Milton did an okay job of it, too. Though his Paradise Lost isn't nearly as good as Homer's two epics, it's still pretty dramatic and well done... and even if his Paradise Regained was pretty awful, he managed to make one good epic out of his idea...
Jerel Law has set out to do something similar. No doubt spurred on to write the "Son of Angels" series because of the popularity of magic series like J. K. Rowlings' Harry Potter and Rick Riordan's Olympians, Law has begun a series of magical beings, only instead of good and bad witches or the traditional Greek gods and demigods, he's created an epic battle between good and evil by using God's angels and Satan's minions, centering the action around two siblings who are both descendants of fallen angels. SPIRIT FIGHTER is the first of this series, and I had the opportunity to review a copy direct from Thomas Nelson publishers.
The action is certainly dramatic, and the tone of the book resembles Riordan's series quite closely. Honestly, though, that may be the book's biggest flaw. Just as Riordan can construct a world with a ton of action, lots of suspense, and practically no characterization, Law's characters manage to perform some pretty amazing things--yet at the end I know no more about them than I did in the beginning. The only characteristic separating Jonah and Eliza throughout is their ability, since he has superhuman strength and she's able to create a protective shield. Except for the reminders that she's the studious one of them, I found nothing to really tell them apart.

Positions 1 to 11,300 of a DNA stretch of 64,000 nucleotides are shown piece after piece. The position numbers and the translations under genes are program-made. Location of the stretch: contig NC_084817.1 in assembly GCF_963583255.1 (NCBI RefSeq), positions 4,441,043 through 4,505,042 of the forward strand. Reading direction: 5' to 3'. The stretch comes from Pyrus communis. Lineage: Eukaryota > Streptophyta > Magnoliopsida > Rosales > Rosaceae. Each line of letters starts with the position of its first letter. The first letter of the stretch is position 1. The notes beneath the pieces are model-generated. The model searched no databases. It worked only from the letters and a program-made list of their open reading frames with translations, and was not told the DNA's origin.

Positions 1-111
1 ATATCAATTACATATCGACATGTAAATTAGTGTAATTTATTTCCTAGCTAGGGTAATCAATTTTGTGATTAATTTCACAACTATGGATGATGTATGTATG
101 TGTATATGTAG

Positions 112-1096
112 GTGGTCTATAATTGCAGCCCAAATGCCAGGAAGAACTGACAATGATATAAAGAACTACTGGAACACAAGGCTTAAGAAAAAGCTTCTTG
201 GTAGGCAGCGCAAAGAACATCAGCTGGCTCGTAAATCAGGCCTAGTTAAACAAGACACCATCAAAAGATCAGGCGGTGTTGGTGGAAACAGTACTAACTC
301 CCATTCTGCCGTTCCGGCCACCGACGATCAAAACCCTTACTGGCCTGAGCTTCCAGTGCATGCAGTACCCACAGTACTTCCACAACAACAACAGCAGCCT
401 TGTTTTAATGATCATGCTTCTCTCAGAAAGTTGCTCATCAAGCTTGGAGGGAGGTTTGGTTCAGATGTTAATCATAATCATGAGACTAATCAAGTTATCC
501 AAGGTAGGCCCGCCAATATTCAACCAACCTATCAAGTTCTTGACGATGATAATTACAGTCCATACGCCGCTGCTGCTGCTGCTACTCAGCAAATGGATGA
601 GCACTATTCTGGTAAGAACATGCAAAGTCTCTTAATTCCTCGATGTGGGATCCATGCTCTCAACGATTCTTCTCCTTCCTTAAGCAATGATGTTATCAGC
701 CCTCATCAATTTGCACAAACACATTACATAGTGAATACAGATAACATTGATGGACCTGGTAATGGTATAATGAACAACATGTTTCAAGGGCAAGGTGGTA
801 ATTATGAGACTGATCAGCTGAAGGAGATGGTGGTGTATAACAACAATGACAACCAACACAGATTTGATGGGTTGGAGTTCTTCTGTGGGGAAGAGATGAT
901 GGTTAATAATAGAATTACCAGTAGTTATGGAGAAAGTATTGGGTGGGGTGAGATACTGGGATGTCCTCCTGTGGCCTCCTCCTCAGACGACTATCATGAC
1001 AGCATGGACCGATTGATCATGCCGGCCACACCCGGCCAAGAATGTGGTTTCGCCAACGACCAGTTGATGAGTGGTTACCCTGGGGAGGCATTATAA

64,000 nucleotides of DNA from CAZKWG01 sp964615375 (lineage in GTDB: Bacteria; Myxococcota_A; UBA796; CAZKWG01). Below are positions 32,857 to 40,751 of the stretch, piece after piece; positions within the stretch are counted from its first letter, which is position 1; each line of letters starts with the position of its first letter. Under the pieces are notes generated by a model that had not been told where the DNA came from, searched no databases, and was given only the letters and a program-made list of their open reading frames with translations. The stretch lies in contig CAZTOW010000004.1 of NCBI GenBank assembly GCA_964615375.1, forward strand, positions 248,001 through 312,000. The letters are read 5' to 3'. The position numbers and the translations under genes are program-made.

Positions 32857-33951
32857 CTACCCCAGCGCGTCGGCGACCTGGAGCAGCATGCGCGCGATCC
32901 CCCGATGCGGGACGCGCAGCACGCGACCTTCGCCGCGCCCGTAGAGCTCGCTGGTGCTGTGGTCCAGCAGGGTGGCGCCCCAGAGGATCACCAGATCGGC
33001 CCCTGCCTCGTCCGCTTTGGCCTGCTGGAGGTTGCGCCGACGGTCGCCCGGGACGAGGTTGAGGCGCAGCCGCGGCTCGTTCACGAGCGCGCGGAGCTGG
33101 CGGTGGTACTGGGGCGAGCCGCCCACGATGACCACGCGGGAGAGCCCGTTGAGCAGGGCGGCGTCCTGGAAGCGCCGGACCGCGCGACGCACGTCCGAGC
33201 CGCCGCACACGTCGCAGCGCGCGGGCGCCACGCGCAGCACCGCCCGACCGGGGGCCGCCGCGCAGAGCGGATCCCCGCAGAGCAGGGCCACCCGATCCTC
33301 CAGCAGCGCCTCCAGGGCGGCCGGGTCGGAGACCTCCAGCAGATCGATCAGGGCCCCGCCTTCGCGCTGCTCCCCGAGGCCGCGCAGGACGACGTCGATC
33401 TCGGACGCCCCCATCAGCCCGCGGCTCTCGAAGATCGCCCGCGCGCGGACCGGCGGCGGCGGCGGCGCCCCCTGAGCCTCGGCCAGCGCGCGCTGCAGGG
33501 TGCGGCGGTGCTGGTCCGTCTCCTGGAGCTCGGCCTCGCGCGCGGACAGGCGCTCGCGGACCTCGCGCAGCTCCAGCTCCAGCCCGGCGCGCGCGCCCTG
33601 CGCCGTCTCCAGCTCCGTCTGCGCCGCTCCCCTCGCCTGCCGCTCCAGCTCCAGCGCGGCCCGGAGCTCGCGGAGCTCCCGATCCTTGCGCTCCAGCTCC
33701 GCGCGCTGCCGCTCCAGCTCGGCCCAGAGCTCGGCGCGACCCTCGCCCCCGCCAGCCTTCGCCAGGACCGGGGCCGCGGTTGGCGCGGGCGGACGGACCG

A further problem developed because of the use of Christianity. In Riordan's series, the gods are all silly and selfish and capricious, just as they are in the traditional myths. In Law's series, though, the poor mortal kids are often running around without direction--yet they are constantly being reminded that God knows all, that he's in control of everything--but that is troubling, for if He does, He isn't letting anybody know, and such a situation makes him seem almost as capricious as the pagan gods of Riordan's series. If this is meant as a justification and reinforcement of Christian thought, I'm not sure it's doing enough to deal with these problems, and my queasiness with these ideas increased as the stakes rose in the book itself.
Still, it's a fun read. And if you like Riordan, you'll probably like this series, too.
If you are more into mermaids, though, you might consider FORBIDDEN SEA. I'm reading all the mermaid stuff I can get my hands on, and this is by far one of the best books I've read lately. GREAT characters, dramatic action, and more--emotional stakes that are rare in a lot of the books I've read lately. I became very attached to the main character very quickly, and her relationships with others on the tiny island were compelling all the way through. Only the undersea world was a bit of a disappointment, for it was made into some sort of utopia, yet its realities seemed less than desirable to me. Besides, I don't believe in utopias. I won't tell the ending, but I admit it made me happy, open-ended as it was. I can't wait to find more by Sheila A. Nielson. Her writing is refreshingly meaningful.
So, read any good books lately? Once I'm done with the annotated Grimm's Fairy Tales I'm reading, I'll be ready to tackle something new.